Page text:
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Creativity understending innovation in problem solving science invention and the arts - Weisberg R.W.

Weisberg R.W. Creativity understending innovation in problem solving science invention and the arts - Wiley & sons , 2006. - 641 p.
ISBN-10: 0-471-73999-5
Download (direct link): understandinginnovation2006.pdf
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The remainder of this chapter will then present such an alternative view of insight in problem solving, one that builds on the cognitive-analytic perspective as developed in Chapters 3 and 4, which was summarized in Table 6.1. This view assumes that analytic methods—weak heuristic methods, analogical transfer, and strong methods based on expertise—are critical in solving all problems, and that the application of those methods to a problem can in certain circumstances result in restructuring and an Aha! experience. That is, contrary to the usual assumption that problem solving comes about either through analysis or through restructuring and insight, I will show that in a number of cases insight and restructuring come about as a result of analysis.
Insight and Experience: Knowledge and Insight in Kohler’s Chimps
Kohler (1925) concluded from his classic studies that restructuring and insight were brought about by perception-like processes and that those processes did not depend on the organism’s experience. The initial perception of the cube in Figure 6.3A, and its subsequent reversal, do not depend on experience; likewise, the perception of the solution to the Rake problem, for example, where an animal uses a stick to rake in an inaccessible piece of banana, is based on processes that do not depend on experience. In contrast, based on the cognitive-analytic perspective on problem solving, as outlined in Table 6.1, one might expect to see experience playing a critical role in
The Question of Insight in Problem Solving
situations in which animals and people exhibit insight. It is impossible to determine the role of experience in the insight displayed by Kohler’s animals, because most of his subjects were not raised from birth in the colony; they had been captured at various ages and brought to the colony. Therefore, there was no information available concerning the experiences they might have had before Kohler began working with them. A set of findings reported by Birch (1945) indicated that those experiences in the wild were critical in the “insightful” performances of Kohler’s animals.
Birch (1945) carried out an investigation of problem solving very similar to that of Kohler (1925), except that Birch’s animals were raised from birth in captivity, so he was able to control their experiences, especially their experiences handling sticks. Birch’s animals that had had no experience with sticks of any sort were not able to solve seemingly simple stick-use problems, even when the objects in the problem were organized in the optimal way. Birch examined Kohler’s Rake problem in one of his studies and confirmed that he had all the required elements organized correctly: The animal reaching for the food was able to see the stick extending outside the cage toward the desired food. However, even with that optimum setup of the problem, the animals did not achieve insight; that is, they did not use the stick to rake in the food. Birch tested five animals on the Rake problem. One animal, which had had some experience with sticks, immediately used the stick as a rake. However, three of Birch’s four naive animals never thought of using the stick to rake in the fruit. One naive animal did use the stick, but he first by accident pushed the stick while trying to reach the food, causing the stick to move the banana. This accidental discovery stimulated him to attempt to move the banana with the stick, and so he was eventually successful, but it came about by accident. Birch’s other naive animals could see no connection between the stick and getting the food.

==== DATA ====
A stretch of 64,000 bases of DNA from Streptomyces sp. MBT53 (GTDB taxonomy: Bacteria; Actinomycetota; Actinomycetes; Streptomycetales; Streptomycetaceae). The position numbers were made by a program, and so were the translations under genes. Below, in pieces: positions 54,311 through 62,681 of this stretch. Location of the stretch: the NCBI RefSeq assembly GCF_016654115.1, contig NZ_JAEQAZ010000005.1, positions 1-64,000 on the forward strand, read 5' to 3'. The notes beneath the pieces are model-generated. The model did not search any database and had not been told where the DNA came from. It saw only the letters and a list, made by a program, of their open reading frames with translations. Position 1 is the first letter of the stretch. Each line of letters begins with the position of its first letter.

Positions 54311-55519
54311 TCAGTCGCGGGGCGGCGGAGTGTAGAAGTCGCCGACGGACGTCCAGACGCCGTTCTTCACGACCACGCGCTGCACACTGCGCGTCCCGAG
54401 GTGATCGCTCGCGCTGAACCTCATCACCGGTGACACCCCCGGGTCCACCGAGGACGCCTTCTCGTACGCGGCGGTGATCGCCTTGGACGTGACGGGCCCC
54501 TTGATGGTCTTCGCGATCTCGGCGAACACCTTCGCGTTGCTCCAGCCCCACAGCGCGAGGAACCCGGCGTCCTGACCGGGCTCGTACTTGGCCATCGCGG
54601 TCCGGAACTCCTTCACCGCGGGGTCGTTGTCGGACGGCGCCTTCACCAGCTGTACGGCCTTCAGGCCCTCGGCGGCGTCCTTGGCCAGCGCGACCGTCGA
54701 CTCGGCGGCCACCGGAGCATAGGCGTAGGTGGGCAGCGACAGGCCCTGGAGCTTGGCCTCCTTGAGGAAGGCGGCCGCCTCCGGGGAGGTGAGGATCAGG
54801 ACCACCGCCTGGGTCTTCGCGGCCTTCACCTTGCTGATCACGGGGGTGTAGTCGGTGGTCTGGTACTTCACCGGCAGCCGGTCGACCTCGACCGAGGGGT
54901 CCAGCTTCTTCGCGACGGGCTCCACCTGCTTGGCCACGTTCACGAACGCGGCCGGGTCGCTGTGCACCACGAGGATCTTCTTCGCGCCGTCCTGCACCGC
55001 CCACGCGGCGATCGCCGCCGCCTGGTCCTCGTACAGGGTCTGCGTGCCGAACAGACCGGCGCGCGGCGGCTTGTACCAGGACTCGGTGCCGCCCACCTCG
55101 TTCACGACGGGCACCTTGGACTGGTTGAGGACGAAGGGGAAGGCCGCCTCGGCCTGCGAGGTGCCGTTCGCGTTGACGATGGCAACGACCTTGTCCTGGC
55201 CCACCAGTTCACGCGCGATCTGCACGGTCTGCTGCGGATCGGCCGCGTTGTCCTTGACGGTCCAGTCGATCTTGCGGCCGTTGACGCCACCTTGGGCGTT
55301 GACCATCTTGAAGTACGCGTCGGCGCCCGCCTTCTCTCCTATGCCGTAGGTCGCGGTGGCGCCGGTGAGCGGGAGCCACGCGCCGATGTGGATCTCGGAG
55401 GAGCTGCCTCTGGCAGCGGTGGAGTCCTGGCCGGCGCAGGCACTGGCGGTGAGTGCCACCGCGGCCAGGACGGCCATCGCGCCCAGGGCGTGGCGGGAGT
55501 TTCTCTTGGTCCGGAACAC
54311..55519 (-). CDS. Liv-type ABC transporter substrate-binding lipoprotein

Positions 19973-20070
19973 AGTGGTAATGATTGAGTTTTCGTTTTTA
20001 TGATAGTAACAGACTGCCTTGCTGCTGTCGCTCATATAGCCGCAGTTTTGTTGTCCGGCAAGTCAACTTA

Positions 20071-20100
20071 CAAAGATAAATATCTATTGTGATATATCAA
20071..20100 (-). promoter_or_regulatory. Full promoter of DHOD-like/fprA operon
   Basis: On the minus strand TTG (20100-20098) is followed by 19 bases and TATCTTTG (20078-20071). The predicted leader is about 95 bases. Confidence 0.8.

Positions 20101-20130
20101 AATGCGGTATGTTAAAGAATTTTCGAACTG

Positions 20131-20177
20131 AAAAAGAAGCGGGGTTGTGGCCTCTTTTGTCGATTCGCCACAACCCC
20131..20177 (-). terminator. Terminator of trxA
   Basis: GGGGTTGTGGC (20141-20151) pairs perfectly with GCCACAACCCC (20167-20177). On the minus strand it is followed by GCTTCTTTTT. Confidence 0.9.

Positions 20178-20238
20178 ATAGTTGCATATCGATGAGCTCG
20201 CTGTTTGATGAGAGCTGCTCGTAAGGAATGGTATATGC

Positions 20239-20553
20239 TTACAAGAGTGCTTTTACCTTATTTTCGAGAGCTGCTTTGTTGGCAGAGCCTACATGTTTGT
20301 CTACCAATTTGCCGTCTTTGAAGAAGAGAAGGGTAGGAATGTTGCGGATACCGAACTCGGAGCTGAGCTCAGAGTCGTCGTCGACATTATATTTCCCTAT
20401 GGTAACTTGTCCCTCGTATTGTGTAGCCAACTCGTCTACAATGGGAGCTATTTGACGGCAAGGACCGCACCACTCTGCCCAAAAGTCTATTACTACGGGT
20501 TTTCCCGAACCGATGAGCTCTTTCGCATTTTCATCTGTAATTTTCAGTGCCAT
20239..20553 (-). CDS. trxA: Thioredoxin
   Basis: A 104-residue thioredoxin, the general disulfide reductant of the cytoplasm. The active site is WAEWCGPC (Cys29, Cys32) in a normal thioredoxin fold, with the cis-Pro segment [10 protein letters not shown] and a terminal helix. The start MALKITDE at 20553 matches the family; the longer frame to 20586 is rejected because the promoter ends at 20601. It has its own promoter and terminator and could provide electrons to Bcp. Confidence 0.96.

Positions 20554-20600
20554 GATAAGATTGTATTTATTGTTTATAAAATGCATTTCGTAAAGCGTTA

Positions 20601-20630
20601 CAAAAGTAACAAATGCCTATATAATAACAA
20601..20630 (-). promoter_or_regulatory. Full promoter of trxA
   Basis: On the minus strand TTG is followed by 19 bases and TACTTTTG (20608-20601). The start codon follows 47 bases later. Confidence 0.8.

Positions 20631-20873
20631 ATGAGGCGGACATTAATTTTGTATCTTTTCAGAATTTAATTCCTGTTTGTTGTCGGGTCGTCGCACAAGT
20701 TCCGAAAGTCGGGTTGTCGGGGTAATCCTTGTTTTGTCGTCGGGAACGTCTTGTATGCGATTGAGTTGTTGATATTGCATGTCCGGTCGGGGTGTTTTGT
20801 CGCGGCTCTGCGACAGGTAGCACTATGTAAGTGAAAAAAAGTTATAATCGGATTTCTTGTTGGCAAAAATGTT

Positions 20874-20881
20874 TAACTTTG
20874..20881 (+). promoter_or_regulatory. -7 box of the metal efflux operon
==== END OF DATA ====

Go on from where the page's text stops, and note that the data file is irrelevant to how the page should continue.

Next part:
After those failures on the Rake problem, Birch’s animals were returned to their home compound, and sticks were left in the compound by the experimenters. As the animals came across those new objects, they picked them up and began manipulating them, eventually using them as extensions of their arms to poke things. After several days of free play with the sticks, the Rake problem was presented again, and now all the animals quickly solved it. It thus seems that experience using sticks is necessary before an animal will have the insight of using a stick as a rake. Even so seemingly simple a problem as the Rake problem requires analysis that is beyond the capacities of a truly naive animal. The reason that the solution to the Rake problem seems so obvious to us (and to Kohler’s apes) may be because we have had extensive experience using sticks as an extension of our arms. That is, one could say that we have expertise here. These results raise questions about the
Creativity: Understanding Innovation
broadly negative conclusions drawn by the Gestalt psychologists concerning the role of experience in insight in problem solving. A classic study by Harlow (1949), which we will examine next, provides further evidence of the need for problem-specific experience in order to perform with insight even in seemingly simple situations.
Learning Sets and Insight: Positive Effects of Experience on Insight
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